A fuel day tank needs a pump, filter, pick up and return to main tank to be installed, so when fitting a day tank you already have most of the requirements of a fuel polishing system. It only needs an extra couple of valves and you can have a basic fuel polish system.

This basic fuel polish system can be significantly improved by using a separate pick up at the very bottom of the tank and using a separate filter and pump so the polishing system is independent. These are worthwhile improvements to the polishing system.

However, a basic polishing system is still a help and I would at least add this facility to your day tank installation. It should be very little extra work to add this option.

IMHO a fuel polishing system which does not pick up at the very bottom of the tank is not an actual fuel polishing system. If you pick up at the same place the engine does, you're only getting dirt and water which is already getting to the engine.



How much trouble is it to add just one pickup? Access can be an issue on some boats, but fuel polishing need not be expensive. A filter, an inexpensive pump, a pickup, some hoses, is really all there is to it. I would add a vacuum or pressure gauge to that to see how the filter is doing.


Note i don't have this on my boat, as we don't really have any significant fuel problems where I sail, and -- importantly -- my fuel fill is NOT located in the deck where water can get past the o-rings and into the fuel. Most fuel problem, I believe, occur as a result of deck-mounted fuel fillers, not fuel which is bad in the first place.


If you do have deck-mounted fuel fillers, be fanatic in keeping fresh o-rings on them and keeping them cinched down to the correct torque. Any slight deterioration of the rubber, or over- or under-torquing will let water in, and then you're screwed.
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Old 22-10-2021, 04:24   #6
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Re: Day / header tank versus polishing system

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Originally Posted by Dockhead View Post
IMHO a fuel polishing system which does not pick up at the very bottom of the tank is not an actual fuel polishing system. If you pick up at the same place the engine does, you're only getting dirt and water which is already getting to the engine.
Yes, a polish system with a pick up at the bottom of the tank is much better, but adding one is not always easy.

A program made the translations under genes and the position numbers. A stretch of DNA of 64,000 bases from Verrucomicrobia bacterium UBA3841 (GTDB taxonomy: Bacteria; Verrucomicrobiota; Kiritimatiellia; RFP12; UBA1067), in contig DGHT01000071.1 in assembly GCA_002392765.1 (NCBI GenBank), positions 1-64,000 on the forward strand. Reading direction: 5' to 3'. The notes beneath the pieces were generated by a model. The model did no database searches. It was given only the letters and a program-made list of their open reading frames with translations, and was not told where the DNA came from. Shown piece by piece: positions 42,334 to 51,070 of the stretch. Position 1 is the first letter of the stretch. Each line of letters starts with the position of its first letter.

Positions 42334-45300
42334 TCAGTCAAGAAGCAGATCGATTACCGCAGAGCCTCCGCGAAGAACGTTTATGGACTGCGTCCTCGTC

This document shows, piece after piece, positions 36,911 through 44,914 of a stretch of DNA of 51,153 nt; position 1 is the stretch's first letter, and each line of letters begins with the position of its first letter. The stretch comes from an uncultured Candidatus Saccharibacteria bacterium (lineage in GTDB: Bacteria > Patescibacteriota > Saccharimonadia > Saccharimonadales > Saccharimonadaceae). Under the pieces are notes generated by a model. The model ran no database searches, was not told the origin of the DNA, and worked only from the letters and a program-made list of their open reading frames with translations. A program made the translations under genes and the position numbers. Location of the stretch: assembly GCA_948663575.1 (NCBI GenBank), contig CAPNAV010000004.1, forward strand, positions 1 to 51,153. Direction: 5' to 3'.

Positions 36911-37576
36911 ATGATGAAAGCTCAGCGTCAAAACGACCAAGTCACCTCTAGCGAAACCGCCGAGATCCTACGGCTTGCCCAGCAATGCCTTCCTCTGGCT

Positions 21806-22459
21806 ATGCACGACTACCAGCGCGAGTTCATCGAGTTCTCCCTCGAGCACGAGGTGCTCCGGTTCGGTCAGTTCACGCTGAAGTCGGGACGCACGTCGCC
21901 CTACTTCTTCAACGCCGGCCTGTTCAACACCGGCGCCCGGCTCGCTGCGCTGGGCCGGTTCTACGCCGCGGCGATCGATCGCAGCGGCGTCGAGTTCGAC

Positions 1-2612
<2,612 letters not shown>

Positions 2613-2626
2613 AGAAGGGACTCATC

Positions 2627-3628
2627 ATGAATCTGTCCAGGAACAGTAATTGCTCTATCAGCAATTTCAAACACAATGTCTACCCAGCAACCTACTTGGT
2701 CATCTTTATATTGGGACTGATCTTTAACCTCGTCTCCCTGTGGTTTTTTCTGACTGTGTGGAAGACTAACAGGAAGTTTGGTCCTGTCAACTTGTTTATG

A polishing system with a higher pickup will be less effective particularly for eliminating water from the tank, but the polishing system will still be filtering and re-filtering large volumes of fuel, especially when the tank is stirred up underway. If nothing else, the large fuel volume will clog the polishing filter rapidly, so at least you will have some warning before the fuel becomes bad enough to clog the engine filter.

Quote:
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If you do have deck-mounted fuel fillers, be fanatic in keeping fresh o-rings on them and keeping them cinched down to the correct torque. Any slight deterioration of the rubber, or over- or under-torquing will let water in, and then you're screwed.
. The traditional flush deck fills on the side deck are a silly design.
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Old 22-10-2021, 04:28   #7
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Re: Day / header tank versus polishing system

What kind of pump do you use for the polishing system?
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Old 22-10-2021, 04:48   #8
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Re: Day / header tank versus polishing system

A very good article on fuel polishing by Steve D'Antonio.

In short, pump should sized large enough to create turbulence in the tank.

https://stevedmarineconsulting.com/f...ems-explained/

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Old 22-10-2021, 05:14   #9
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Re: Day / header tank versus polishing system

For menthe challenge of a day tank is assuring your pump can draw through sufficient head. My steel boats have the main tanks in the keel and the day tank fairly high up.

That portion of my brain where I store the name of my pump is in Covid lock down, info not accessible. Same type used to feed a diesel stove.